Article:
I could go on -- our waitress also forgot to tell us the specials, some of which we would've liked to have ordered; she couldn't tell us which dishes were popular on the menu; and once the food was delivered, never came back to the table to check on us until we flagged her down for the check; etc, etc, etc... -- but you probably get the picture.
We're willing to forgive a lot if the food is excellent, but alas, it was not. My husband and I started (or rather, "started", since the appetizers came at the same time as the mains) with the pulpo y rusa / grilled octopus, warm potato salad. The octopus was tender, but had a strangely sticky, off-putting fatty texture in parts and it was extremely oversalted, even for my salt-fiend tastes. The potato salad had the off odor of potato salad that has spent one or two days too many in the refrigerator. There was enough vinegar in the dish to slightly mask the offensive smell and taste slightly, but not entirely. After a bite, we avoided it for fear of food poisoning. (Apologies for the blurry picture.) No one came by the table to ask how the food was, interestingly.
I'd originally asked for the costilla de res / malbec braised shortrib, boniato puree, brussel sprouts as my main, which I understand is a restaurant specialty based on Yelp and Chowhound reviews, but about ten minutes after ordering (a strangely long time, I thought), our waitress came out to tell me they didn't have the costilla, today. They were also out of a friend's first choice of matambrito de pollo / chicken roulade filled with spinach regianito, prosciutto, truffle mashed potato. No biggie. We changed our orders, mine to the chuleta de cerdo / corn fed pork chop, caramelized apples, radicchio, vanilla glaze. This chuleta was a massively thick, 1.5 to 2 inch cut of pork chop that could have been a wonderful cut of meat. Sadly, it was overdone by a long shot and a bit tough. To their credit, however, the kitchen managed to keep the inside of the chop moist -- attributable to a good wet brine, probably -- and the outside had a nice sear. Caramelized apples and a genuinely beautiful grilled radicchio, were a nice match for the meat. The vanilla glaze was concentrated in flavor and overwhelming. A good cut of meat doesn't need this degree of obfuscation.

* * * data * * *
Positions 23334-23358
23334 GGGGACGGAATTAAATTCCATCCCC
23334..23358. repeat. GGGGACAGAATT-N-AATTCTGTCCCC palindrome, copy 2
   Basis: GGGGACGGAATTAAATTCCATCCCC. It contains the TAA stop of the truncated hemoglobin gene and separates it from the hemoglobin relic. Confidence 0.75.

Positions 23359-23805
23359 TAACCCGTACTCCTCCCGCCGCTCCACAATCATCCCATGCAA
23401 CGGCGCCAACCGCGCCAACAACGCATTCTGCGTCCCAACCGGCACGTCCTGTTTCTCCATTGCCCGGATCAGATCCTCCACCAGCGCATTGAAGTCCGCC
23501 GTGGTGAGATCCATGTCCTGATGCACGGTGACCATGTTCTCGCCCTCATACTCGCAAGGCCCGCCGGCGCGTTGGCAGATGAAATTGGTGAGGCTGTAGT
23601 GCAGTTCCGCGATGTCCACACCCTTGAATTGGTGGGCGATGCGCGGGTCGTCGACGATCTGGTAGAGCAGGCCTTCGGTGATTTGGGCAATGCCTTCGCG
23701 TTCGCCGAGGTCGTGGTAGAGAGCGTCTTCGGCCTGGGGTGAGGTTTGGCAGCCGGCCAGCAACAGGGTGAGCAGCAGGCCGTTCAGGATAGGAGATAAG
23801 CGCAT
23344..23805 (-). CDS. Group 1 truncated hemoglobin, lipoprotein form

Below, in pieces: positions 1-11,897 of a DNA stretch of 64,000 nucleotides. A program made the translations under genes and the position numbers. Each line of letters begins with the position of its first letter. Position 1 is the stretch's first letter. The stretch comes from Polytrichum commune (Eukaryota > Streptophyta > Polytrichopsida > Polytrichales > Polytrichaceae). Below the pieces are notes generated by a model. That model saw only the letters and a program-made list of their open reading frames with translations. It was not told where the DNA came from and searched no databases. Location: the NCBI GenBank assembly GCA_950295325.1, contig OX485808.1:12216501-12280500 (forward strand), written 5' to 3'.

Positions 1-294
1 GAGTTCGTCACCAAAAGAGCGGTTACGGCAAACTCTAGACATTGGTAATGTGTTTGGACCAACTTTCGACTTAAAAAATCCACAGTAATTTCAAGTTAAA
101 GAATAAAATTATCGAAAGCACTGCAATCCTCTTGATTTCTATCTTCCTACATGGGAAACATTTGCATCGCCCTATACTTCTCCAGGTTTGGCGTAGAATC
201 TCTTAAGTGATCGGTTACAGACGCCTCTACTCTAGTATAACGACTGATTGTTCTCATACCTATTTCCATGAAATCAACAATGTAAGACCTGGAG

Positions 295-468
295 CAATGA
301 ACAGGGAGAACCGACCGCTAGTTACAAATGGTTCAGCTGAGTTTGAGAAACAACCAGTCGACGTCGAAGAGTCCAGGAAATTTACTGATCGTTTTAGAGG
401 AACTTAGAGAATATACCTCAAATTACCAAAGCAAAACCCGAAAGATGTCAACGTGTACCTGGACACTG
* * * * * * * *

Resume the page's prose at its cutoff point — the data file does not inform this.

My husband's papardelle con rabo / homemade papardelle, coffee braised oxtail ragu (pictured at the top o this post) fared a bit better. He said he enjoyed the texture of the homeamde papardelle (another friend found it oddly grainy; I didn't taste it). The bite of ragu I tried was nicely flavored and tender, with a bit of the gelatinous, rich texture that oxtail lovers so prize.
A friend's paella with shrimp, calamari, clams, octopus, saffron rice, roasted garlic and chorizo espanol was nicely flavored, but clearly not cooked in the (tiny-for-the-price) miniature paella pan it was served in. It had no socarrat at all. But this is unfortunately a common sin all over New York City. I was pleasantly surprised to find that this paella did, indeed, include enough fragrant saffron to detect.
Despite a few things done right, food-wise, I'm really not moved to return to El Almacen anytime soon. The misses weren't just ordinary slip-ups; many were egregious. At this price point, the sorts of blunders that occurred were inexcusable. There are simply too many good restaurants in Williamsburg to waste one's time, energy or money on this one.
557 Driggs Ave, Brooklyn, NY 11211
213 N 8th St, Brooklyn, NY 11211